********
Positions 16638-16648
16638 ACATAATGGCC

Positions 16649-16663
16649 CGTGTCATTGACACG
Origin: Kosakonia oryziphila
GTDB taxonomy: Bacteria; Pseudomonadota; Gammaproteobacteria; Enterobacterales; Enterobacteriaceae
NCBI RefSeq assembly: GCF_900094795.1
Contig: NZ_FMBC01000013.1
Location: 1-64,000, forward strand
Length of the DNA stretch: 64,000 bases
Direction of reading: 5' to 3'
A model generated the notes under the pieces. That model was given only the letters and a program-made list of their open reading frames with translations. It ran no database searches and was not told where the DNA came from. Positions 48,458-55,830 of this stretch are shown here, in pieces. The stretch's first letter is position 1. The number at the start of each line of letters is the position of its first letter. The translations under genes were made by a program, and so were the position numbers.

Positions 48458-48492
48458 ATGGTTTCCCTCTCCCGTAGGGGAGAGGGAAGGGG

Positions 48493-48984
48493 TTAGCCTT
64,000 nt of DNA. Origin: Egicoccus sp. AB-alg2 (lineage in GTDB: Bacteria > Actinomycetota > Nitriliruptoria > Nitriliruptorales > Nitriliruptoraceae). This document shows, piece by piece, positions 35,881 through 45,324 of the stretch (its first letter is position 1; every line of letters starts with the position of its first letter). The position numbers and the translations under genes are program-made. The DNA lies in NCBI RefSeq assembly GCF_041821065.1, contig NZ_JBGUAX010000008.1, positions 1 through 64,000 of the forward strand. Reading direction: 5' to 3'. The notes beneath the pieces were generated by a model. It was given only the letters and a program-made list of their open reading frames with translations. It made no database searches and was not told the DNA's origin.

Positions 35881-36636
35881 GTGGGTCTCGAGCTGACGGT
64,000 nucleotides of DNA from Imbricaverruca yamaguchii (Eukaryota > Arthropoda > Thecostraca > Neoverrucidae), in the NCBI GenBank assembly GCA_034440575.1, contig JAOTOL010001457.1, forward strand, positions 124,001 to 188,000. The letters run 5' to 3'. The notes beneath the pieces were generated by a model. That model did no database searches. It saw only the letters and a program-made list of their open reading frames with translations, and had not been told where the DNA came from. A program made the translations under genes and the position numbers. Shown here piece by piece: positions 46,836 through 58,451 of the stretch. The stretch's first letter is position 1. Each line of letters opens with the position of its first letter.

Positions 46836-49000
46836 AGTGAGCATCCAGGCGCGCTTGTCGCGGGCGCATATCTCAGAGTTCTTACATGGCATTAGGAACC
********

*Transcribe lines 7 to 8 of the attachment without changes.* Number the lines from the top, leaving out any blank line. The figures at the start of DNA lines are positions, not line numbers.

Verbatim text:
NCBI RefSeq assembly: GCF_900094795.1
Contig: NZ_FMBC01000013.1